The U.S. Attorney’s Office for the Southern District of New York has accused a 30-years-old Minnesota man of illegally broadcasting sports games from MLB, NBA, NFL, and NHL over the internet and hacking into the league’s computer systems.

Joshua Streit is accused of illicitly rebroadcasting important American sports leagues such as Major League Baseball (MLB), the National Basketball Association (NBA), the National Football League (NFL), and the National Hockey League (NHL).

According to the DOJ, the man ran a “live streaming” website for his own personal profit selling access to illicit sports content in exchange for $129.99 per season subscription fees.

“”, which is currently under the authority of ACE (Alliance for Creativity), directs users to legal content distribution platforms.

Source: BleepingComputer

According to prosecutors, Joshua Streit acquired access to the sports league’s material by hacking into the accounts of the league’s members.

Between 2017 and 2021, Streit reportedly gained roughly $5,000 in subscription fees from the website, however, the actual amount may be higher.

Apart from Bitcoin, the website accepted several payment methods, making it easy for law authorities to track purchases and figure out who was behind the business.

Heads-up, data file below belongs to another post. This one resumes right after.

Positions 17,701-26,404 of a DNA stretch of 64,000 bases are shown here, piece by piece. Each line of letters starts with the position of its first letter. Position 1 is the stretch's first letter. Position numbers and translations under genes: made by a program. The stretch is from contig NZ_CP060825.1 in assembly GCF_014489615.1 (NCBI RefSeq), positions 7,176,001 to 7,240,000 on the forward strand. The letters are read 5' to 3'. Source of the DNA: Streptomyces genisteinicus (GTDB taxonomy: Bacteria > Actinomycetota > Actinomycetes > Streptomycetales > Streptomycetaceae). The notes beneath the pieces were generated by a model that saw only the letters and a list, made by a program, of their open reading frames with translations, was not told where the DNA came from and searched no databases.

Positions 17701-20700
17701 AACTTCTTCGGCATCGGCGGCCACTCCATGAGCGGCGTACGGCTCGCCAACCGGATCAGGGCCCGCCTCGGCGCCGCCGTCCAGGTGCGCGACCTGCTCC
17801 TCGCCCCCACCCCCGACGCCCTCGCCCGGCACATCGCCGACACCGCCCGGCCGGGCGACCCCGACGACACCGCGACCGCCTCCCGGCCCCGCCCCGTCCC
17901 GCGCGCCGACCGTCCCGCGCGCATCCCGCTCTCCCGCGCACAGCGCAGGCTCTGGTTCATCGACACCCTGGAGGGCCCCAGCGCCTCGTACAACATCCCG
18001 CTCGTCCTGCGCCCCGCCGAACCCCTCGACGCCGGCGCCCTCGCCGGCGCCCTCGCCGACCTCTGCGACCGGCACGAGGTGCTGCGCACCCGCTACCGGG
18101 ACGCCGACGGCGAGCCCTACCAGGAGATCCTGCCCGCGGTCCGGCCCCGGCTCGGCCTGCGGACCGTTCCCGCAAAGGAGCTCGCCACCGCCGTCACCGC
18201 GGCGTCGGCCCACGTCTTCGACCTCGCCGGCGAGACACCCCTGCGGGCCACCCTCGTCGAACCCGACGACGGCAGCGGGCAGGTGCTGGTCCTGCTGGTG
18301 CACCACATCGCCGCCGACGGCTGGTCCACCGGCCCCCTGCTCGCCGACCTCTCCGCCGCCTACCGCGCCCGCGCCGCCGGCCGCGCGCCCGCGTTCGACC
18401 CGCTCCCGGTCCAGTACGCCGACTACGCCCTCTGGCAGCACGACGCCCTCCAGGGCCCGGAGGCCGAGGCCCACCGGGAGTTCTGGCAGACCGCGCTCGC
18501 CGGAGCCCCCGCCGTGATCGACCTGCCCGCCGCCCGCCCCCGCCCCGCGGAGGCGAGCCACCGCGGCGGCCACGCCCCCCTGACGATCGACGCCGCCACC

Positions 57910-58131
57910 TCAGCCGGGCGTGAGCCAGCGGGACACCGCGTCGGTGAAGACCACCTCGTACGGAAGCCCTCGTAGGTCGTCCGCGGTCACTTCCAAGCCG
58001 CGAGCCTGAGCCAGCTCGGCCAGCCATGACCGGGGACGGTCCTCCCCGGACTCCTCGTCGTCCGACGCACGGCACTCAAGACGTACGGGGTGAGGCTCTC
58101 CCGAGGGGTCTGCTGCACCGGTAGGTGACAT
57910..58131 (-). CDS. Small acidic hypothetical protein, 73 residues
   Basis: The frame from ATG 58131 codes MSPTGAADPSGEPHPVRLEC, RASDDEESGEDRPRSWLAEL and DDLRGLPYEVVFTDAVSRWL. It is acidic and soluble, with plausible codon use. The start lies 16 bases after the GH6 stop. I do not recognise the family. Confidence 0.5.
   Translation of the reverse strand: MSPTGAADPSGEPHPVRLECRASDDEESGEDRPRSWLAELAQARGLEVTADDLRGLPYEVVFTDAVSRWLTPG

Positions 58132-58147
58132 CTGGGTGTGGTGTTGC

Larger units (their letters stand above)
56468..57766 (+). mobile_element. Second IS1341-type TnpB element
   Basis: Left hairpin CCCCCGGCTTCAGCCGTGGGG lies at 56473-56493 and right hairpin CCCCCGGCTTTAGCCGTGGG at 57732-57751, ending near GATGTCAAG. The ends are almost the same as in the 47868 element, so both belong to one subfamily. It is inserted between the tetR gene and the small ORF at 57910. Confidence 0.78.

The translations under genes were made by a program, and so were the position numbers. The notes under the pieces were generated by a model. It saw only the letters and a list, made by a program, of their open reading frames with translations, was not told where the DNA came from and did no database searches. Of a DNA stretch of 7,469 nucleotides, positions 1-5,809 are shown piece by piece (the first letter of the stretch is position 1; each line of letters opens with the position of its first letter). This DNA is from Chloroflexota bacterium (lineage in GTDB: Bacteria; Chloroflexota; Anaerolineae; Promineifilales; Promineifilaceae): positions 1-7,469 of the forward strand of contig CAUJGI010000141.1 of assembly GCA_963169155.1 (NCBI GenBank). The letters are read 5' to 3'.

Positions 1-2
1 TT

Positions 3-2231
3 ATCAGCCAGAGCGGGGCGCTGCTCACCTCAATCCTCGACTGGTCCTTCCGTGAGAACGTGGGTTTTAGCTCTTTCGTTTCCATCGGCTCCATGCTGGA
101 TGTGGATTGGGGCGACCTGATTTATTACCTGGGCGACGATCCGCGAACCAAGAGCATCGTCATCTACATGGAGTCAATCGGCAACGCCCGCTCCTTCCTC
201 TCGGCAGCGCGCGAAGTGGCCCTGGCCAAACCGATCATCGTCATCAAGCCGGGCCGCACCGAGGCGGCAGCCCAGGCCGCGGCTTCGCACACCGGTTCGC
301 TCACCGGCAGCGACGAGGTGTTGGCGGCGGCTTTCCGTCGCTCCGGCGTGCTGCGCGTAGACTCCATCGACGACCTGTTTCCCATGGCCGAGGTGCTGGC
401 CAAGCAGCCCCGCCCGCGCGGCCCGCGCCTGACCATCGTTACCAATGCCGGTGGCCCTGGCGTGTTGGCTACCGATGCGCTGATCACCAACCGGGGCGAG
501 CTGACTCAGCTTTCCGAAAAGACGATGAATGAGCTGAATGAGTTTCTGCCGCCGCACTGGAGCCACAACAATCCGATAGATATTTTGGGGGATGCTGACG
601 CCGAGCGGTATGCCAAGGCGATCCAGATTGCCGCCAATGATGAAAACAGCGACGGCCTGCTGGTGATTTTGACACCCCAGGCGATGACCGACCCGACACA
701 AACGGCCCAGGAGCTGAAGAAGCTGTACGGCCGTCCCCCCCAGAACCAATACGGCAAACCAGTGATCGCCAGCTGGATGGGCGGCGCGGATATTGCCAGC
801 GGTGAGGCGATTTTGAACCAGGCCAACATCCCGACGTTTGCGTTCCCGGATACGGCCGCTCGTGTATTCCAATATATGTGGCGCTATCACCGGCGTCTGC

The FBI declared that the Minnesota man’s operation cost one of the sports league more than $3 million in lost revenue. The agency added that an investigation is in progress for the rest of the other victims.

Streit is accused of not only illegally streaming MLB content but also of trying to extort $150,000 from the league by threatening to reveal purported platform access flaws that he exploited to obtain the streams.

Furthermore, Streit allegedly hacked MLB’s computer systems and attempted to extort $150,000 from the league.


As explained by BleepingComputer, the man exploited a vulnerability in a third-party service’s access token mechanism, allowing “hehestreams” users to watch live sports streams by posing as legitimate platform users.

In its complaint to law enforcement, Major League Baseball (MLB) portrays Streit as angry for not being able to find a bug bounty program to expose the security flaws, accusing MLB of a “shocking lack of gratitude.”

The 30-years-old individual is now charged with five counts of computer intrusion, illegal digital transfer, wire fraud, and transmission of interstate communications with the purpose to extort money, each of which carries a maximum sentence of 25 years in jail.

If you liked this article, follow us on LinkedInTwitterFacebookYoutube, and Instagram for more cybersecurity news and topics.

Threat Actors Use Data Leak Marketplaces for Data-Theft Extortion

Cryptocurrency Security: How to Safely Invest in Digital Currency

 Is Bitcoin Safe? Things to Consider Before Investing

10+ Cryptocurrency Fraud and Scams You Need to Pay Attention to

Leave a Reply

Your email address will not be published. Required fields are marked *